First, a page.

NEW YORK— A high-profile killing at New York City’s busiest subway station has injected fresh unease into the perception of whether the lifeblood of the nation’s largest city is safe.
Mayor Eric Adams, who has been in office for just over two weeks, made a point of taking the subway to City Hall on his first day to work and had announced plans to boost the presence of police officers in the subway and reach out to homeless people in the stations and trains as part of a mission to combat “actual crime” and “the perception of crime.”
But Adams admitted Tuesday that even he didn’t feel safe on the subway. Adams, who has been mayor for a little over two weeks, has noted that a perception of danger could drive more people to eschew the subway, complicating the city’s economic recovery as it tries to draw people back to offices, tourist attractions and more.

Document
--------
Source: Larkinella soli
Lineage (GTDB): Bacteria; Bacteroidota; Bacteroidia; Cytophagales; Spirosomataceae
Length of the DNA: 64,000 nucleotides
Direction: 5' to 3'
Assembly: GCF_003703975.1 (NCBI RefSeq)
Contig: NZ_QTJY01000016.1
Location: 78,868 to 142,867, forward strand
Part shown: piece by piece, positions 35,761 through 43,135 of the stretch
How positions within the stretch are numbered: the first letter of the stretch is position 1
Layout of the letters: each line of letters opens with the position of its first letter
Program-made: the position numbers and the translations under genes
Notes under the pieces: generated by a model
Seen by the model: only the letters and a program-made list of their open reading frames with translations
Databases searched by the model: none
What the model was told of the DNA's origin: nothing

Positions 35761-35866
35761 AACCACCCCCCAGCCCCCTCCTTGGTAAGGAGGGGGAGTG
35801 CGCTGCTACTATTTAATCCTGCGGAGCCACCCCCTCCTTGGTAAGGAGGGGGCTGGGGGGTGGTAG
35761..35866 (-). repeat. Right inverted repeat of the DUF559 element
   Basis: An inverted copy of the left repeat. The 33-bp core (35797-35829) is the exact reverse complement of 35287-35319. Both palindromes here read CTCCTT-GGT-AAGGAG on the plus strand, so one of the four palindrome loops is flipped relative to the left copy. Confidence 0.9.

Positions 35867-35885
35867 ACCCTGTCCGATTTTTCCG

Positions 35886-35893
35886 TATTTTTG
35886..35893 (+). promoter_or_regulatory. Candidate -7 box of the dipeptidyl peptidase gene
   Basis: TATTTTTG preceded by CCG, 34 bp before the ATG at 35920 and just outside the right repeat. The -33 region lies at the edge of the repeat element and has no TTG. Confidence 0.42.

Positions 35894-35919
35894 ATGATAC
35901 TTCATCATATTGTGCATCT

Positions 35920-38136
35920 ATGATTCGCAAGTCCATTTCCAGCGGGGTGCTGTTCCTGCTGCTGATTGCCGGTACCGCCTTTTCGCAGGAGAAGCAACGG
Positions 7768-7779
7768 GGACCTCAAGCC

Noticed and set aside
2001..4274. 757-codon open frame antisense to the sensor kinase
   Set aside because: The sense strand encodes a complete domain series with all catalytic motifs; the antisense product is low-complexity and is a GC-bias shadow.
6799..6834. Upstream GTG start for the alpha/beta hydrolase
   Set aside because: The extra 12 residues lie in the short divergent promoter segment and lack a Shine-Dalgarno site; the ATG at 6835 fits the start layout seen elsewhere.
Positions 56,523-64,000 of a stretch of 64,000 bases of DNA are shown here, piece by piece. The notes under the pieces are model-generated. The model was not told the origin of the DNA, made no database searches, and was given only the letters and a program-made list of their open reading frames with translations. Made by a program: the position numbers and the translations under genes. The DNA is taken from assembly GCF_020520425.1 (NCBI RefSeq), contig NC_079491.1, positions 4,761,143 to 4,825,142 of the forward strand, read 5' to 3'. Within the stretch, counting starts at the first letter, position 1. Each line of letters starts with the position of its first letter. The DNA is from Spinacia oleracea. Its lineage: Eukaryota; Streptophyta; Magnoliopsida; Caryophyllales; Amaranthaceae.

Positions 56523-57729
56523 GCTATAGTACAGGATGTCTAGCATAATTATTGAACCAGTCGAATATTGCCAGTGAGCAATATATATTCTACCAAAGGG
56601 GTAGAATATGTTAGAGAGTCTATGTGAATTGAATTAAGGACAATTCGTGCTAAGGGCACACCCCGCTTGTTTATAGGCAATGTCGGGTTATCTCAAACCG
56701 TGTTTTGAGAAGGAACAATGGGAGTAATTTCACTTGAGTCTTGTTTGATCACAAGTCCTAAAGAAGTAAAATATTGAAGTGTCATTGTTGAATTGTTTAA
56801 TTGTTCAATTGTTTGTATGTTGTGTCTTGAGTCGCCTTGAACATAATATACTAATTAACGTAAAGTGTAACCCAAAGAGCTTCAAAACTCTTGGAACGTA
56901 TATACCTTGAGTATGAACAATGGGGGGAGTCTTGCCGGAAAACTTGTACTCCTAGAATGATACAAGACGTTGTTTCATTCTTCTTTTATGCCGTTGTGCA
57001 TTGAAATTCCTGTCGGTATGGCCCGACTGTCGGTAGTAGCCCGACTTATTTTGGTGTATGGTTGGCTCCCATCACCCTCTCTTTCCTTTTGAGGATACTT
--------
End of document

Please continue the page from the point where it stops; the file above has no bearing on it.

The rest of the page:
“We want to continue to highlight how imperative it is that people receive the right mental health services, particularly on our subway system,” the mayor said Saturday. “To lose a New Yorker in this fashion will only continue to elevate the fears of individuals not using our subway system.”